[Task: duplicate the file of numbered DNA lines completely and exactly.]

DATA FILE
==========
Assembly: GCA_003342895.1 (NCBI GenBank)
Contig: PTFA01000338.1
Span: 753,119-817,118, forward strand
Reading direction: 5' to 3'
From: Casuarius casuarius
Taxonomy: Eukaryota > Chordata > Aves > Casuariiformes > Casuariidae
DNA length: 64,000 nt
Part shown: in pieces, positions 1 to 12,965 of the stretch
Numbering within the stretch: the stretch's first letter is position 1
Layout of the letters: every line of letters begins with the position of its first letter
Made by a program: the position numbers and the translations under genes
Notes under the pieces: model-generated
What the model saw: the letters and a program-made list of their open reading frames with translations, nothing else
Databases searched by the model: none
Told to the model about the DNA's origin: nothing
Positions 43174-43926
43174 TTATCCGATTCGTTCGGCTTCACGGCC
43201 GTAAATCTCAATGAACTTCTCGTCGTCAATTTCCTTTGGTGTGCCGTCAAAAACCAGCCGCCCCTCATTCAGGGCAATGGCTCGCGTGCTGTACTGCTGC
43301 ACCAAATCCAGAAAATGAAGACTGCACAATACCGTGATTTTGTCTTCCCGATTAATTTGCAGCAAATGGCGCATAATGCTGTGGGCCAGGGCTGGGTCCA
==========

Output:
Assembly: GCA_003342895.1 (NCBI GenBank)
Contig: PTFA01000338.1
Span: 753,119-817,118, forward strand
Reading direction: 5' to 3'
From: Casuarius casuarius
Taxonomy: Eukaryota > Chordata > Aves > Casuariiformes > Casuariidae
DNA length: 64,000 nt
Part shown: in pieces, positions 1 to 12,965 of the stretch
Numbering within the stretch: the stretch's first letter is position 1
Layout of the letters: every line of letters begins with the position of its first letter
Made by a program: the position numbers and the translations under genes
Notes under the pieces: model-generated
What the model saw: the letters and a program-made list of their open reading frames with translations, nothing else
Databases searched by the model: none
Told to the model about the DNA's origin: nothing
Positions 43174-43926
43174 TTATCCGATTCGTTCGGCTTCACGGCC
43201 GTAAATCTCAATGAACTTCTCGTCGTCAATTTCCTTTGGTGTGCCGTCAAAAACCAGCCGCCCCTCATTCAGGGCAATGGCTCGCGTGCTGTACTGCTGC
43301 ACCAAATCCAGAAAATGAAGACTGCACAATACCGTGATTTTGTCTTCCCGATTAATTTGCAGCAAATGGCGCATAATGCTGTGGGCCAGGGCTGGGTCCA